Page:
November 26, 2020

SUPREMES STRIKE DOWN CUOMO’S ANTI-RELIGIOUS COVID LIMITS: In a 5-4 decision that is full of positive implications for First Amendment litigation regarding religious freedom and practice, the Supreme Court late yesterday slapped down New York Gov. Andrew Cuomo’s restrictions on worship gatherings in targeted areas hit hard by Covid.

The decision acknowledged that the nine Justices on the nation’s highest court “are not public health experts,” but it went on to explain that “even in a pandemic, the Constitution cannot be put away and forgotten. The restrictions at issue here, by effectively barring many from attending religious services, strike at the very heart of the First Amendment’s guarantee of religious liberty. Before allowing this to occur, we have a duty to conduct a serious examination of the need for such a drastic measure.”

This is big and potentially huuuuge, as a certain prominent American Socialist who likely will not be pleased by it might say. But what is certain is that for those who love the First Amendment as a whole, and especially its guarantees of religious freedom and practice, this decision is something to indeed be thankful for on this Thanksgiving Day 2020.

UPDATE (FROM GLENN): The full opinion is here. Excerpt:

At the same time, the Governor has chosen to impose no capacity restrictions on certain businesses he considers “essential.” And it turns out the businesses the Governor considers essential include hardware stores, acupuncturists, and liquor stores. Bicycle repair shops, certain signage companies, accountants, lawyers, and insurance agents are all essential too. So, at least according to the Governor, it may be unsafe to go to church, but it is always fine to pick up another bottle of wine, shop for a new bike, or spend the afternoon exploring your distal points and meridians. Who knew public health would so perfectly align with secular convenience? As almost everyone on the Court today recognizes, squaring the Governor’s edicts with our traditional First Amendment rules is no easy task. People may gather inside for extended periods in bus stations and airports, in laundromats and banks, in hardware stores and liquor shops. No apparent reason exists why people may not gather, subject to identical restrictions, in churches or synagogues, especially when religious institutions have made plain that they stand ready, able, and willing to follow all the safety precautions required of “essential” businesses and perhaps more besides. The only explanation for treating religious places differently seems to be a judgment that what happens there just isn’t as “essential” as what happens in secular spaces. Indeed, the Governor is remarkably frank about this: In his judgment laundry and liquor, travel and tools, are all “essential” while traditional religious exercises are not. That is exactly the kind of discrimination the First Amendment forbids.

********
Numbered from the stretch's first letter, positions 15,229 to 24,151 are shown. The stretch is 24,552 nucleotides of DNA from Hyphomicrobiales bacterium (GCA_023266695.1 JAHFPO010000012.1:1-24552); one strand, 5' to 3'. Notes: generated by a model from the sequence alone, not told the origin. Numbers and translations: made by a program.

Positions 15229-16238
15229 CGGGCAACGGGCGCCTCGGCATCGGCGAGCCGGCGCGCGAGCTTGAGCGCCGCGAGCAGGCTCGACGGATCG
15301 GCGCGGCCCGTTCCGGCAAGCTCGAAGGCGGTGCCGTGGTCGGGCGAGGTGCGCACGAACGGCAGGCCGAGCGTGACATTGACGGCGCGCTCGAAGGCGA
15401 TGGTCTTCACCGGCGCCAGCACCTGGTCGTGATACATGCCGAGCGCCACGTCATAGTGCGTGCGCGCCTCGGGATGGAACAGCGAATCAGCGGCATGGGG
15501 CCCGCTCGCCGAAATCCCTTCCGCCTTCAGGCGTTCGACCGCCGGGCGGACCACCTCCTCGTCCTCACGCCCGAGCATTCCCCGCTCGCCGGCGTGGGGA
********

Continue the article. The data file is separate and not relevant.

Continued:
Yep.

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